Fortunately, encryption and key management has gotten tremendously easier to deploy and is within reach of even the most modest budgets.  By protecting data with strong, standards-based encryption, organizations can meet the requirements of GLBA/FFIEC and protect their customer's’ private data – even in the event of a breach.

Encryption

Topics: GLBA/FFIEC

GLBA/FFIEC Compliance = Encryption & Key Management

Posted by Michelle Larson on Jul 3, 2014 11:03:00 AM

Compliance regulations and security best practices require the encryption of sensitive financial data and the protection of encryption keys with proper key management.  

Financial Industry

The financial industry includes banks, credit unions, and other financial organizations, including venture capital firms, private equity firms, investment banks, global investment firms, bank holding companies, mutual funds, exchanges, brokerages, and bank technology service providers, among others. In order to meet compliance regulations, information security programs must be in place to ensure customer information is kept confidential and secure, protected against potential threats or hazards to personal information (cyber-attack, identity theft) and protected against unauthorized access to or use of a customer's personal information. For business owners, database administrators, or developers who need to protect their customers’ sensitive data with encryption; storing the encryption keys within the same database puts that information at risk for a breach.

If you fall within the financial sector, the following will apply:

The Gramm-Leach-Bliley Act (GLBA) - 15 USC 6801 - of 1999 first established a requirement to protect consumer financial information.

TITLE 15 , CHAPTER 94 , SUBCHAPTER I , Sec. 6801. US CODE COLLECTION
Sec. 6801. - Protection of nonpublic personal information

(a) Privacy obligation policy
It is the policy of the Congress that each financial institution has an affirmative and continuing obligation to respect the privacy of its customers and to protect the security and confidentiality of those customers' nonpublic personal information.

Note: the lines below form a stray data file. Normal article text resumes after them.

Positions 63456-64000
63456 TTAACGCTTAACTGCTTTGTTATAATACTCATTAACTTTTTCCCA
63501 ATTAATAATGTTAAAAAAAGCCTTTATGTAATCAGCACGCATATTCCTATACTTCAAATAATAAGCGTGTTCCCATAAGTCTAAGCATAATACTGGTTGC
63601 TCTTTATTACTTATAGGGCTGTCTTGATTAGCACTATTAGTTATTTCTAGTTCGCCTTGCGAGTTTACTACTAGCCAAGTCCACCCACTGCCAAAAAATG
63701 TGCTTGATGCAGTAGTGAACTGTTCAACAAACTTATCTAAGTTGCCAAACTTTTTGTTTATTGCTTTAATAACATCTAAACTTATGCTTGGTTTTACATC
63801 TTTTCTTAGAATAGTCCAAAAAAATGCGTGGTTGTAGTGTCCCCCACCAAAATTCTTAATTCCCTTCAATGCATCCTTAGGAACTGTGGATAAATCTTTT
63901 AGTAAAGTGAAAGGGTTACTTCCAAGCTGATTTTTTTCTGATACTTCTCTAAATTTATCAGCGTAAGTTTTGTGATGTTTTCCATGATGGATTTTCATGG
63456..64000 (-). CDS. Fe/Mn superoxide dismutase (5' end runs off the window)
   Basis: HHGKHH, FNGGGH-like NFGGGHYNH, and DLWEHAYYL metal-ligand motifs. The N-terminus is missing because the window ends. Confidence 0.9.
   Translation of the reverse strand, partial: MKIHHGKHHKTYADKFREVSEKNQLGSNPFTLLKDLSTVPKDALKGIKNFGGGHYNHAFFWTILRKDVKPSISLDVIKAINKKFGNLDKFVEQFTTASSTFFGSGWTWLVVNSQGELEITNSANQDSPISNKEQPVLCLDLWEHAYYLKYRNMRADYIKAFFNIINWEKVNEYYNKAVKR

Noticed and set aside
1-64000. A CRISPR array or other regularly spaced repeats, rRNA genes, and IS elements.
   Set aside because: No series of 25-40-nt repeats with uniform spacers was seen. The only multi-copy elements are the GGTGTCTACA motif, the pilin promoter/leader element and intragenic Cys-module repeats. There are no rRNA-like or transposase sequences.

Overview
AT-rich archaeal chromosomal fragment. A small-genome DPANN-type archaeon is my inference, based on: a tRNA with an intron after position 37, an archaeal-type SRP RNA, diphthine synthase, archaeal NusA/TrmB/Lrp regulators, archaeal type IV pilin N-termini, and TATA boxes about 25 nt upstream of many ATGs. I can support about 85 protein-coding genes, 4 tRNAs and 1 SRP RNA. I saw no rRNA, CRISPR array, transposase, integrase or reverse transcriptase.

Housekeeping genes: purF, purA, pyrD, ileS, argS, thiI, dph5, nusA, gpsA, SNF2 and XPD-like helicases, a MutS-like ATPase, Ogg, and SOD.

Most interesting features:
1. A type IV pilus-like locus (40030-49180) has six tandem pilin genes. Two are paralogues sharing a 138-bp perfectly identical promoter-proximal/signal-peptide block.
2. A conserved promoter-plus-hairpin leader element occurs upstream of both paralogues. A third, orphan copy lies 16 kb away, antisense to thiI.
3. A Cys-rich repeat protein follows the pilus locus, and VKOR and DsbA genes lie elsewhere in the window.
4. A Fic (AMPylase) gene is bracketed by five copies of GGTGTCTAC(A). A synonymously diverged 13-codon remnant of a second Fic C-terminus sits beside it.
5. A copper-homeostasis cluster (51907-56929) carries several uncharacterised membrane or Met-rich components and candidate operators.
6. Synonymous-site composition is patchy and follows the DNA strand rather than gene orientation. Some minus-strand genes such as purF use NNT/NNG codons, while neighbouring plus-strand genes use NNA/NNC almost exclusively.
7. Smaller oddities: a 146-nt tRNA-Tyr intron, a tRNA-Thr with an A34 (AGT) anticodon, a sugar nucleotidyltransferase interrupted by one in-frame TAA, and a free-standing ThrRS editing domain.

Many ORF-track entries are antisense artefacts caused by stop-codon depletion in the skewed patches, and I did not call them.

(b) Financial institutions safeguards
In furtherance of the policy in subsection (a) of this section, each agency or authority described in section 6805(a) of this title shall establish appropriate standards for the financial institutions subject to their jurisdiction relating to administrative, technical, and physical safeguards.

The Federal Financial Institutions Examination Council (FFIEC) supports the GLBA mission by providing extensive, evolving guidelines for compliance and evaluating financial institutions. Financial services regulations on information security, initiated by the GLBA, require financial institutions in the United States to create an information security program to:

  • Ensure the security and confidentiality of customer information
  • Protect against any anticipated threats or hazards to the security or integrity of such information
  • Protect against unauthorized access to or use of customer information that could result in substantial harm or inconvenience to any customer

Federal Reserve Board Regulations - 12 CFR - CHAPTER II - PART 208 - Appendix D-2
-- Interagency Guidelines Establishing Standards For Safeguarding Customer Information--

… III. Development and Implementation of Information Security Program

… C. Manage and Control Risk

Each bank shall:

… c. Encryption of electronic customer information, including while in transit or in storage on networks or systems to which unauthorized individuals may have access.

Enforcement of these financial industry compliance guidelines fall to five agencies: the Federal Reserve System (FRB), the Federal Deposit Insurance Corporation (FDIC), the National Credit Union Administration (NCUA), the Office of the Comptroller of the Currency (OCC), and the Office of Thrift Supervision (OTS). In collaboration, these agencies have developed a series of handbooks that provide guidance, address significant technology changes and incorporate a risk-based approach for IT practices in the financial industry. The "Information Security Booklet" is one of several that comprise the FFIEC Information Technology Examination Handbooks, and references encryption in detail.

Summary: Financial institutions should employ encryption to mitigate the risk of disclosure or alteration of sensitive information in storage and transit. Encryption implementations should include:

  • Encryption strength sufficient to protect the information from disclosure until such time as disclosure poses no material risk
  • Effective key management practices
  • Robust reliability
  • Appropriate protection of the encrypted communications endpoints